ObamaCare Causes A Descent Into Madness Familiar To Many
Franz Kafka lives. Except even this spinner of tales of helpless victims of faceless bureaucracies might not have imagined a situation where a law-abiding citizen faces a fine for failing to take an action his government prohibits him from performing.
Which is the descent into madness I am now experiencing, thanks to the Affordable Care Act.
Last September, my insurer, Anthem, notified me that the health plan I’d had since 2009 would “not be available as of Jan. 1, 2015.”
No problem. In December, to locate alternative coverage, I called an Anthem “Health Plan Adviser” who informed me that, in fact, I could keep my plan.
Except late in the day on Christmas Eve, I received a letter from Anthem explaining that was a mistake, and I did need to apply for a new plan before Dec. 31.
No problem. On Dec. 30, I spoke to another adviser, who emailed an application and said that if I faxed it back immediately, I would have my new coverage as of Jan. 1.
Except Anthem never acknowledged receipt of the fax, even after I emailed the adviser, and no money was debited from my account.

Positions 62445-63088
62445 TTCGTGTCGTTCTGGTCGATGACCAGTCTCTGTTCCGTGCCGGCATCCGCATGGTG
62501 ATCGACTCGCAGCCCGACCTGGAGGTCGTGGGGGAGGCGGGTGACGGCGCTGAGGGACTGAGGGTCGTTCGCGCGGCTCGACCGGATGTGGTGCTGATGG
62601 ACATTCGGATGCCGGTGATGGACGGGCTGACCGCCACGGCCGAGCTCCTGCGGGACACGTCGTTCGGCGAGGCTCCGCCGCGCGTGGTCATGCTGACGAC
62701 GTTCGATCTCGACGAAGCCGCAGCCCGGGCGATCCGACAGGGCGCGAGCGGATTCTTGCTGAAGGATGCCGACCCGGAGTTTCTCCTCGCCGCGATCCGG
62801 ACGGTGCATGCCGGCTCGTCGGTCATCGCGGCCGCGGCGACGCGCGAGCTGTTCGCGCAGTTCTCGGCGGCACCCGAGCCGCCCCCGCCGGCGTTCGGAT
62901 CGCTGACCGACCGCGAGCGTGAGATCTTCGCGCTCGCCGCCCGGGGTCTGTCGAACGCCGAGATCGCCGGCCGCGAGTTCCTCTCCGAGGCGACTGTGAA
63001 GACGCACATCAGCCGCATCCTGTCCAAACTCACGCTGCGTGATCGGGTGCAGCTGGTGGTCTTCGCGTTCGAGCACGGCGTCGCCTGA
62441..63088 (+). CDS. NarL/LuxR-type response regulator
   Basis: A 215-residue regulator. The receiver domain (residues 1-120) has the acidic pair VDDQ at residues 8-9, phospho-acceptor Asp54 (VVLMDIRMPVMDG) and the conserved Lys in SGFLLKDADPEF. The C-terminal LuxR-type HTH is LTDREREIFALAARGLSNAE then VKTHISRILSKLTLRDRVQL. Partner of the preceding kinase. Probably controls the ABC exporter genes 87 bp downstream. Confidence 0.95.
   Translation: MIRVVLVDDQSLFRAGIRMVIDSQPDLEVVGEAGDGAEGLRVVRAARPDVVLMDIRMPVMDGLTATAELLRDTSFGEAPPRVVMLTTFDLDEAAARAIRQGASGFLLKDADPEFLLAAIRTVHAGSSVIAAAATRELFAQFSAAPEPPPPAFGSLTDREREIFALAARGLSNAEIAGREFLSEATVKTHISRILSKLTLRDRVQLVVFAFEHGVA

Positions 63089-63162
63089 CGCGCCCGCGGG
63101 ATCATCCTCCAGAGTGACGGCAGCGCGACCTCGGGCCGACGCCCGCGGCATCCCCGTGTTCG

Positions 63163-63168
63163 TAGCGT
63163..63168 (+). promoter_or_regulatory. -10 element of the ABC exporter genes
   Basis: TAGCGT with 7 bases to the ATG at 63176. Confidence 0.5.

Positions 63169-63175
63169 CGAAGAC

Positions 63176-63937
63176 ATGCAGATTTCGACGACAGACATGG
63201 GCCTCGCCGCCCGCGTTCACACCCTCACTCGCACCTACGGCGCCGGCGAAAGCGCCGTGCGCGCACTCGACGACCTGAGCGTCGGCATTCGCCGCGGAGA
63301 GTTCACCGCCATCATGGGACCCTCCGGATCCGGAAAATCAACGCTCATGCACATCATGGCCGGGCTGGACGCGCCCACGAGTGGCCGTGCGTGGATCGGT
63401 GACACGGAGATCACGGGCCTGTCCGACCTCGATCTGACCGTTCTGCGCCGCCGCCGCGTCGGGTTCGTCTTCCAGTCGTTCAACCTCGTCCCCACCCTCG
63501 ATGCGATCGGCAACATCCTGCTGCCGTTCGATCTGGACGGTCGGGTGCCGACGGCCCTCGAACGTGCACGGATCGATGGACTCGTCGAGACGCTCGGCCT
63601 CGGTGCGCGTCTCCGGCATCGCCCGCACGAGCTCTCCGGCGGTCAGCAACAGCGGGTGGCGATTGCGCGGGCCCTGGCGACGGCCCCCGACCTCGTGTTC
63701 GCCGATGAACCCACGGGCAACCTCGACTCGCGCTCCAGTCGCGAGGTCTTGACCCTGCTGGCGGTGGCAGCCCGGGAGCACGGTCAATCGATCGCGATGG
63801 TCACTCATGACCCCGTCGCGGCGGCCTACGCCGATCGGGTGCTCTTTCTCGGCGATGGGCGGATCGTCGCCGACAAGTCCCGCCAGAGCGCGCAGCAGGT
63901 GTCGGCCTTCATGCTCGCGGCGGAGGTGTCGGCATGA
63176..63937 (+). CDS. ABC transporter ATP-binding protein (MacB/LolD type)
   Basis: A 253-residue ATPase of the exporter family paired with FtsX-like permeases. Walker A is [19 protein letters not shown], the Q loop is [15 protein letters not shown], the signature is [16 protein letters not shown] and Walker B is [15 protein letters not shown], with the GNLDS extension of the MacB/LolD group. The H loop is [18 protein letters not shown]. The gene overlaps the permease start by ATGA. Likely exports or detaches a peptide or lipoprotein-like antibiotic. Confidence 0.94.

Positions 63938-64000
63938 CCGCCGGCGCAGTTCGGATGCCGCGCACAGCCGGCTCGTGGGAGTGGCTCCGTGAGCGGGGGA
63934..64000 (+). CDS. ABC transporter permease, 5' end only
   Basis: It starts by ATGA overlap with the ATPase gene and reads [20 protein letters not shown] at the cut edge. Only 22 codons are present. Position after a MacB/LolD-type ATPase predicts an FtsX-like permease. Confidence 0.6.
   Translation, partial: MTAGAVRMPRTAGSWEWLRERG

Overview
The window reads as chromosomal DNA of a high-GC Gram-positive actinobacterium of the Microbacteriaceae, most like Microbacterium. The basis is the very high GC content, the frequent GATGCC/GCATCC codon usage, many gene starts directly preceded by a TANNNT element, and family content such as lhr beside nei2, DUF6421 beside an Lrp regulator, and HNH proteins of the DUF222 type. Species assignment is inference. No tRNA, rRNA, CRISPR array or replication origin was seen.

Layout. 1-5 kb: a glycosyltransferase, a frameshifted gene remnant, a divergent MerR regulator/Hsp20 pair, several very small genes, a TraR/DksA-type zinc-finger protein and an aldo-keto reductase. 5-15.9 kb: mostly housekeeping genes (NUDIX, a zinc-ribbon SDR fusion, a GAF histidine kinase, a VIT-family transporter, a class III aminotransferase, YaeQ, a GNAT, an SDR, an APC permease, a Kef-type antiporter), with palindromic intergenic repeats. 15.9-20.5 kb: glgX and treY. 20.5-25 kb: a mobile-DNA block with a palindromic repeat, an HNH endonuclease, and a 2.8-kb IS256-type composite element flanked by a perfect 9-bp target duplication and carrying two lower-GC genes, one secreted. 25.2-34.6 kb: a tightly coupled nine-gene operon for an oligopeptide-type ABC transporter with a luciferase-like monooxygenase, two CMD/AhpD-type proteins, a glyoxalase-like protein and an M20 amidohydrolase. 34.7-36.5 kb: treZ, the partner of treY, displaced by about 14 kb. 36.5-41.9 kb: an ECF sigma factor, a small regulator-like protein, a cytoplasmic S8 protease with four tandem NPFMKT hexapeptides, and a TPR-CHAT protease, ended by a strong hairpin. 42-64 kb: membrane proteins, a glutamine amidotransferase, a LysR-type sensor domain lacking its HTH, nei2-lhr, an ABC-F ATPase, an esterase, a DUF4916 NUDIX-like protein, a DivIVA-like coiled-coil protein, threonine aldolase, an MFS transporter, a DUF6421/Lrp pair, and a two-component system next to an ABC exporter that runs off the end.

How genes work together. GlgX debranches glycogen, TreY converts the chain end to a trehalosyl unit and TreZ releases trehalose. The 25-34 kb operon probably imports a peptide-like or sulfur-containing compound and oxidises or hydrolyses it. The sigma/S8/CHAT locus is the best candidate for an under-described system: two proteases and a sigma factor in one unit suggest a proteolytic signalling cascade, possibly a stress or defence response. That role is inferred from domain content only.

No problem. I was certain I had coverage, and that a simple call would clear up a harmless oversight.
Except that there are no simple calls to health insurers these days. Every exchange takes carving an hour or more out of a busy business day to navigate endless phone trees and runarounds.
So it was March before I finally found the time to call. After nearly three tortuous hours, a customer service representative informed me that Anthem had indeed received my application but that the fax was illegible. Rather than track down the adviser (whose name was in huge dark letters on the first page), look me up in their records, or make any other effort to contact me, Anthem had simply canceled my coverage.
The horrified rep took my number and promised to call back with a resolution. No problem. I expected to hear back in a few hours, max a couple of days.
Except I didn’t. Nearly a week later, I tried again. After another two hours of phone Pong, I was advised simply to call sales and request to resubmit my previous application.
No problem. I called sales.
Except when I did, I learned that under Affordable Care Act rules, with open enrollment over, Anthem could no longer sell me a plan. I’d have to go to the Health Care Marketplace. They might put up a fuss about the need for a special exception, but ultimately I would be able to buy coverage.